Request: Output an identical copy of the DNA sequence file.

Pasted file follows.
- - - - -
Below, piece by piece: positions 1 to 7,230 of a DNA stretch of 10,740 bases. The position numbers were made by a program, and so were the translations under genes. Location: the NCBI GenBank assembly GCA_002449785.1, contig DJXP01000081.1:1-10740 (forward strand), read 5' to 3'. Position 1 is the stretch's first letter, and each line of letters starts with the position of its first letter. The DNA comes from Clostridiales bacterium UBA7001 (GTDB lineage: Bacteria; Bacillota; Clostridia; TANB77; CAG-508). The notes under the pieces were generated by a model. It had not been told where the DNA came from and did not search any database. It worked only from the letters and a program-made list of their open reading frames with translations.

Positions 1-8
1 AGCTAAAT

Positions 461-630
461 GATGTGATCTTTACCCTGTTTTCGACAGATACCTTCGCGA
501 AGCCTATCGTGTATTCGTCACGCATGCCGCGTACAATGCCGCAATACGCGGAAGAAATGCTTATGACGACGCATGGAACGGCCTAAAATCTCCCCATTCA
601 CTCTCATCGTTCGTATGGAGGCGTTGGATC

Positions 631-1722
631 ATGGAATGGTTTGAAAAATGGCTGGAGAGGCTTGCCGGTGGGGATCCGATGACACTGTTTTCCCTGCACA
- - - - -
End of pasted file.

Below, piece by piece: positions 1 to 7,230 of a DNA stretch of 10,740 bases. The position numbers were made by a program, and so were the translations under genes. Location: the NCBI GenBank assembly GCA_002449785.1, contig DJXP01000081.1:1-10740 (forward strand), read 5' to 3'. Position 1 is the stretch's first letter, and each line of letters starts with the position of its first letter. The DNA comes from Clostridiales bacterium UBA7001 (GTDB lineage: Bacteria; Bacillota; Clostridia; TANB77; CAG-508). The notes under the pieces were generated by a model. It had not been told where the DNA came from and did not search any database. It worked only from the letters and a program-made list of their open reading frames with translations.

Positions 1-8
1 AGCTAAAT

Positions 461-630
461 GATGTGATCTTTACCCTGTTTTCGACAGATACCTTCGCGA
501 AGCCTATCGTGTATTCGTCACGCATGCCGCGTACAATGCCGCAATACGCGGAAGAAATGCTTATGACGACGCATGGAACGGCCTAAAATCTCCCCATTCA
601 CTCTCATCGTTCGTATGGAGGCGTTGGATC

Positions 631-1722
631 ATGGAATGGTTTGAAAAATGGCTGGAGAGGCTTGCCGGTGGGGATCCGATGACACTGTTTTCCCTGCACA